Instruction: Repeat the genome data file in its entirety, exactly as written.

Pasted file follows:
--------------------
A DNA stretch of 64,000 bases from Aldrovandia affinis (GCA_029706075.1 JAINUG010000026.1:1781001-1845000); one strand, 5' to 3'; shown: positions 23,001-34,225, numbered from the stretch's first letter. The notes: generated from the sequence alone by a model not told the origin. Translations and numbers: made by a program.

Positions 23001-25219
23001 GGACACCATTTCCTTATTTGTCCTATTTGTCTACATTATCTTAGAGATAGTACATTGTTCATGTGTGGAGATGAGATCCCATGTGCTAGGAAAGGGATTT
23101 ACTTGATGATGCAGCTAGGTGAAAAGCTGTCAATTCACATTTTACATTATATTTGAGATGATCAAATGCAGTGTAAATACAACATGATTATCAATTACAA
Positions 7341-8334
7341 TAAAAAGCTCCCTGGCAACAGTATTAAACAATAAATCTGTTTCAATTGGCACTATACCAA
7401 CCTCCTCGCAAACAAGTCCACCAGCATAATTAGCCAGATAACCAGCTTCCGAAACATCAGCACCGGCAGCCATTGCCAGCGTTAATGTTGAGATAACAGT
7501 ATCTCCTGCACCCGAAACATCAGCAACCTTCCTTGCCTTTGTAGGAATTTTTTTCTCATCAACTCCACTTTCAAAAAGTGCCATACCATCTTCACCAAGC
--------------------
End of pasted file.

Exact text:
A DNA stretch of 64,000 bases from Aldrovandia affinis (GCA_029706075.1 JAINUG010000026.1:1781001-1845000); one strand, 5' to 3'; shown: positions 23,001-34,225, numbered from the stretch's first letter. The notes: generated from the sequence alone by a model not told the origin. Translations and numbers: made by a program.

Positions 23001-25219
23001 GGACACCATTTCCTTATTTGTCCTATTTGTCTACATTATCTTAGAGATAGTACATTGTTCATGTGTGGAGATGAGATCCCATGTGCTAGGAAAGGGATTT
23101 ACTTGATGATGCAGCTAGGTGAAAAGCTGTCAATTCACATTTTACATTATATTTGAGATGATCAAATGCAGTGTAAATACAACATGATTATCAATTACAA
Positions 7341-8334
7341 TAAAAAGCTCCCTGGCAACAGTATTAAACAATAAATCTGTTTCAATTGGCACTATACCAA
7401 CCTCCTCGCAAACAAGTCCACCAGCATAATTAGCCAGATAACCAGCTTCCGAAACATCAGCACCGGCAGCCATTGCCAGCGTTAATGTTGAGATAACAGT
7501 ATCTCCTGCACCCGAAACATCAGCAACCTTCCTTGCCTTTGTAGGAATTTTTTTCTCATCAACTCCACTTTCAAAAAGTGCCATACCATCTTCACCAAGC